New data released at the 12th IAS Conference on HIV Science (IAS 2023) has revealed a remarkable 88% reduction in new HIV acquisitions in Inner Sydney, positioning the region as a potential candidate to become the world’s first locality to achieve the UN target of ending AIDS as a public health threat by 2030.

The findings were presented by Andrew Grulich of the Kirby Institute at the University of New South Wales and a member of the International AIDS Society (IAS) Governing Council.

Inner Sydney, which was once the epicentre of HIV in Australia, has made significant strides in stopping new HIV transmissions, primarily attributed to successful community outreach and prevention efforts, including the widespread availability and use of HIV pre-exposure prophylaxis (PrEP).


The recent announcement follows the release of national surveillance data by the Kirby Institute, showing a 57% decline in new HIV diagnoses among gay and bisexual men in Australia over the past decade. These achievements have been made possible through decades of government leadership working with community and clinical organisations, implementing effective research-based interventions.

Sharon Lewin, IAS President and Director of the Peter Doherty Institute for Infection and Immunity at the University of Melbourne acknowledged the tremendous progress in HIV prevention in the gay neighborhoods of Sydney. She emphasised the necessity of a cure and vaccine to achieve a durable end to Australia’s HIV epidemic, vowing that the scientific community would continue its relentless pursuit until these goals are realised.

Skye McGregor, from the Kirby Institute, also presented a study showcasing Australia’s progress towards achieving the UNAIDS 95-95-95 targets by 2025. The targets aim for 95% of all people living with HIV to know their status, 95% of those diagnosed to receive sustained antiretroviral therapy, and 95% of those receiving treatment to achieve viral suppression.

While the country successfully met the 90-90-90 targets in 2020 and witnessed declines in new HIV diagnoses during the COVID-19 crisis, reaching the more ambitious 95-95-95 targets will require enhanced efforts to diagnose individuals with HIV earlier and ensure they receive continuous care and treatment.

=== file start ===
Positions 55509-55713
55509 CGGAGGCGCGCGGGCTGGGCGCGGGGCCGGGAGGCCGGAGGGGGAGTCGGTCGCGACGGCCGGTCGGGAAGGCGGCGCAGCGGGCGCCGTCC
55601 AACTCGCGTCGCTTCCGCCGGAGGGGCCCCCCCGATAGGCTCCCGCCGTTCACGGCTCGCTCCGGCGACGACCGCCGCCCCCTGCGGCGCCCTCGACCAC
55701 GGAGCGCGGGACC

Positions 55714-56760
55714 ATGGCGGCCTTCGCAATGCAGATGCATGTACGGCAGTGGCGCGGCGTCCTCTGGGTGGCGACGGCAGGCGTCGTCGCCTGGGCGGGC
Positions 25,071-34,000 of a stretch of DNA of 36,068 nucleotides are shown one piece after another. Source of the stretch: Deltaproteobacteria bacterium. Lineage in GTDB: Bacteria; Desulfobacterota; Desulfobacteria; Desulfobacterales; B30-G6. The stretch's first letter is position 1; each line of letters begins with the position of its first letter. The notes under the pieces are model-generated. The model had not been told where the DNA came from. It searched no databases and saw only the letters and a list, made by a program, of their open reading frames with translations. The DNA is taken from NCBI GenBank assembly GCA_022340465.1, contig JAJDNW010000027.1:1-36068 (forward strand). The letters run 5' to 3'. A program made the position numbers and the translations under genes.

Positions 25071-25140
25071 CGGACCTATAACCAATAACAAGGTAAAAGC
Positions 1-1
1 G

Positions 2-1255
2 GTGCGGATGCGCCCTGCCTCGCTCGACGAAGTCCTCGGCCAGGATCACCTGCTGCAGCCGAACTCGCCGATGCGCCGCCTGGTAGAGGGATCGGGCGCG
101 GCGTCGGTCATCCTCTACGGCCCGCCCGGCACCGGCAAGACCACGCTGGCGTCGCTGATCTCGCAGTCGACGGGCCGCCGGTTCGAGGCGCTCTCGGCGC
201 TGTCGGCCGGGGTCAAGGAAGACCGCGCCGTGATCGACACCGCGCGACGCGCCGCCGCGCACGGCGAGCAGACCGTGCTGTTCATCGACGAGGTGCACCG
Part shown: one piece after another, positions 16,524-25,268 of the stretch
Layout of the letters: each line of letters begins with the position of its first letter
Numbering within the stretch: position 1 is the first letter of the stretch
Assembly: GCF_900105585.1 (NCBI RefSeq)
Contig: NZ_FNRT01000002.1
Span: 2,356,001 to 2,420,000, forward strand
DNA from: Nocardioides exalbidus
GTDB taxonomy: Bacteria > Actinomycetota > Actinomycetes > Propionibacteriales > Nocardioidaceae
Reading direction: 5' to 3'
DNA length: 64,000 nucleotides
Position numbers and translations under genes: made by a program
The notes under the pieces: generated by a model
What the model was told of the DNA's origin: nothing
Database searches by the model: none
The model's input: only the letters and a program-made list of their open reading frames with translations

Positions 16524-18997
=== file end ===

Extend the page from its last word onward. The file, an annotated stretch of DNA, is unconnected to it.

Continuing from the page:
Charles Gilks, IAS 2023 Local Chair, highlighted the key to Australia’s national success in HIV prevention—focusing on prevention and equitable access to care for all individuals at risk. This strategy has been essential in reducing new HIV infections and could serve as a valuable lesson for the global HIV response.

Heather Ellis, a woman living with HIV and communications and engagement coordinator for Positive Women Victoria, emphasised the importance of tailoring interventions to reach women and raising awareness about new prevention tools like long-acting injectable PrEP among the heterosexual community.

Martin Holt, from the University of New South Wales, presented a study demonstrating that effective HIV prevention tools among gay and bisexual men in Australia increased from 69.8% to 75.1% from 2017 to 2021. The rise in HIV prevention tool usage was associated with a decline in HIV risk, primarily influenced by the growing use of PrEP.

The study revealed that younger men were more vulnerable to HIV acquisition but also exhibited higher rates of consistent condom use. On the other hand, older men were more likely to rely on “treatment as prevention,” utilising their undetectable HIV viral load to reduce transmission risk.

Australia’s progress in reducing HIV transmissions in Inner Sydney and nationwide serves as a beacon of hope for achieving the goal of ending the AIDS epidemic. The success of comprehensive prevention efforts, community engagement, and innovative approaches like PrEP highlights the potential for other regions to follow suit. As the world continues its fight against HIV, Australia’s experience provides valuable insights that can inform global HIV responses and ultimately lead to a future where HIV is no longer a public health threat.